We don’t expect to see a flurry of U.S. crude shipments overseas following the expected lifting of the decades old U.S. ban on exports by Congress this week. That’s because the price spread between U.S. crude benchmark West Texas Intermediate (WTI) and international equivalent Brent is currently trading at less than $2/Bbl – providing no economic incentive to cover the freight cost of shipping U.S. crude abroad. However, longer term the end of the export ban expands the market options for U.S. crude producers. In that context, well-developed pipeline connections between South Texas Eagle Ford oil and condensate production and the Port of Corpus Christi bode well for future export opportunities.
This is the fourth episode in our series on crude and condensate infrastructure to and within Corpus. Episode 1 provided a brief refresher course on what lease condensate is (an ultra-light form of crude oil with an API degrees gravity level of 45 or 50 or more) and discussed why condensate, with its lighter range of hydrocarbons, is generally less desirable to Gulf Coast refineries configured to process heavier crudes. The series opener also described the rapid rise of crude and condensate output in the Eagle Ford and the Permian, and noted that production from the two plays remains high despite the 2014 oil price collapse. In Episode 2 we took a high-level look at how crude and condensate moves from the Eagle Ford and the Permian to Corpus (and from the Permian to Houston and Cushing, OK), then began a detailed review of pipelines to Corpus with a discussion of Plains All American’s (PAA) Cactus Pipeline from the Permian’s Delaware Basin to Gardendale, as well as PAA and Enterprise Products Partners’ Eagle Ford Joint Venture Pipeline from Gardendale to refineries in Three Rivers and Corpus Christi and to other markets via marine docks. Our most recent entry, Episode 3, considered several pipelines that run from Gardendale to (or at least towards) Corpus, including Kinder Morgan and Magellan Midstream Partners’ Double Eagle Pipeline, NuStar Energy’s South Texas Crude Oil Pipeline System, and the Harvest Pipeline System co-owned by Hilcorp Energy and others. Today, we describe remaining pipelines to Corpus, and then discuss existing and planned refineries and splitters there.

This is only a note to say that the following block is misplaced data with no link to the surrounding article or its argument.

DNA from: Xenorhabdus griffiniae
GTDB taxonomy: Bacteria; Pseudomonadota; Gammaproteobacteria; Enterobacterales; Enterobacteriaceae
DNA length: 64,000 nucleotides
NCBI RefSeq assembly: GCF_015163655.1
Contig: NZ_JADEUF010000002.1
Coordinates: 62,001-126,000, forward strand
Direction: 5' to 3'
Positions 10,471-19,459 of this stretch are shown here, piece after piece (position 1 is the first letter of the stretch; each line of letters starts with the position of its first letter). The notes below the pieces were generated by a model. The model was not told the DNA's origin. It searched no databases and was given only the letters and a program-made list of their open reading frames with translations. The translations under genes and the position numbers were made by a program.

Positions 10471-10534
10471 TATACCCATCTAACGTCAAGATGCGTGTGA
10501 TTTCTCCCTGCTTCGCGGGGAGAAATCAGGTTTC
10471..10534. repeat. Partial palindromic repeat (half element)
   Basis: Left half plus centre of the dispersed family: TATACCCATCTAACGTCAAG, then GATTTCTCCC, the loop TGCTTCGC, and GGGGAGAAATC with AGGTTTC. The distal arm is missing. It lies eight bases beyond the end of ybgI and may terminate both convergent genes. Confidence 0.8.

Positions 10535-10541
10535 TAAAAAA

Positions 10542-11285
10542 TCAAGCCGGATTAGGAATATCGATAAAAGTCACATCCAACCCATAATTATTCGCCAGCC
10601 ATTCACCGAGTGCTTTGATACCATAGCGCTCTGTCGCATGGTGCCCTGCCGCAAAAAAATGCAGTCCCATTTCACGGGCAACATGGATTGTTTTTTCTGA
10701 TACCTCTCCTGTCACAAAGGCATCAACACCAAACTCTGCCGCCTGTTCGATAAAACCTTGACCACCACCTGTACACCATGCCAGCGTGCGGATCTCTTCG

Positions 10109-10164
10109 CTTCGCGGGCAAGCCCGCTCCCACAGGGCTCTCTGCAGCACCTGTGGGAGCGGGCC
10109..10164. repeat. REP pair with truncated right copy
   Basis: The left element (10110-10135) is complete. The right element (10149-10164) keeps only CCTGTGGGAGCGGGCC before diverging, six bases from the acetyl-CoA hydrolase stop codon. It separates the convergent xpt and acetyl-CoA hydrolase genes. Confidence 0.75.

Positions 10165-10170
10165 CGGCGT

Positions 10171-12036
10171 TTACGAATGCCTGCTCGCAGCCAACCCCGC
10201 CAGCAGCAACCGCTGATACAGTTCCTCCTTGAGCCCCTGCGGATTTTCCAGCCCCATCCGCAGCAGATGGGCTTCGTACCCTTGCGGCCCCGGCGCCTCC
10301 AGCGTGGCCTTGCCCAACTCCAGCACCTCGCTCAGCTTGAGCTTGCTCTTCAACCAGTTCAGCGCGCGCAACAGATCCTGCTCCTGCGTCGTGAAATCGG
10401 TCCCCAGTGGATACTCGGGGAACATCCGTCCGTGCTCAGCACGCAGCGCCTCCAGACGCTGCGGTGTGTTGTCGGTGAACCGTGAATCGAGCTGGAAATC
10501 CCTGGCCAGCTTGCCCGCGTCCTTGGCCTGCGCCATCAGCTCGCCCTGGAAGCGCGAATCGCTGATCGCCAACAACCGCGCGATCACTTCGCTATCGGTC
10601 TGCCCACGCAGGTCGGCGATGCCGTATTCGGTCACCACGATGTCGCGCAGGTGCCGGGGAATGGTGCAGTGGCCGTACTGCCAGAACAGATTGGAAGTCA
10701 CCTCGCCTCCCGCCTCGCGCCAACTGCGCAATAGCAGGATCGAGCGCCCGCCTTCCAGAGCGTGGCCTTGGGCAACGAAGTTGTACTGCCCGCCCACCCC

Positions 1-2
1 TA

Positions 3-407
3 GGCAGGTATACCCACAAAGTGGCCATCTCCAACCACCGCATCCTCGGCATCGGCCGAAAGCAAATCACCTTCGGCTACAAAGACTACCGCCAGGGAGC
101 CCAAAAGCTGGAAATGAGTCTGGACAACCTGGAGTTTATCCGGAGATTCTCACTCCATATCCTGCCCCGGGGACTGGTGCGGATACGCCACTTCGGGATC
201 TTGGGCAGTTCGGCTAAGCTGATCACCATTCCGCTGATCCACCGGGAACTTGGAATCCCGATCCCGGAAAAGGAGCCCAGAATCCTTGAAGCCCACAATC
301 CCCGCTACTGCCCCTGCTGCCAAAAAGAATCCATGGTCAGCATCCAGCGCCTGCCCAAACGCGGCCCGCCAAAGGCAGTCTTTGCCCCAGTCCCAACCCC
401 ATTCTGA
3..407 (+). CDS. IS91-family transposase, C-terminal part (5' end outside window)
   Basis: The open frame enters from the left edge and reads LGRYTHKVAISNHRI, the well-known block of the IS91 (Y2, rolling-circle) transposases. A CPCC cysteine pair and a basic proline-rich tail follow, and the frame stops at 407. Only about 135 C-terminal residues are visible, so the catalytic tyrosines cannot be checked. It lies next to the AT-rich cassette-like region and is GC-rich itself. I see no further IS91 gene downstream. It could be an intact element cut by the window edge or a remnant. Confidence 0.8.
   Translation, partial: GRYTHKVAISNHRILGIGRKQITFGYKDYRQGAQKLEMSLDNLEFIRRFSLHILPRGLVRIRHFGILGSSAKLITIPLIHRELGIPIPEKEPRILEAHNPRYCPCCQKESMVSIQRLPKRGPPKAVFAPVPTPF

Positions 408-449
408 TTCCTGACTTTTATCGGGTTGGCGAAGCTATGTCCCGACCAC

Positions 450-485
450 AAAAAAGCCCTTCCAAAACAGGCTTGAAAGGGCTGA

Pipelines to Corpus Christi
South Texas System/Koch Pipelines Ltd.
Koch Pipelines Ltd. (KPL), the owner of several related crude/condensate pipelines (and the lessor of another) that move from the Eagle Ford towards Corpus (see Figure 1), is part of Koch Industries, which also owns Flint Hills Resources--one of the larger refiners in Corpus (we’ll get to that soon). Even before Eagle Ford production took off a few years ago, KPL owned pipeline assets that delivered crude to Flint Hills’ Corpus refineries from the Midwest. KPL’s South Texas System shifted towards delivering Eagle Ford crude in 2010-11, and KPL embarked on several projects to expand the system. Most of Koch’s crude is gathered from the eastern side of the Eagle Ford and delivered to Corpus via Pettus, but they also ship 50 MB/d for Anadarko on the Harvest Arrowhead Pipeline from Cotulla to Corpus via Three Rivers (dark blue line on the map).
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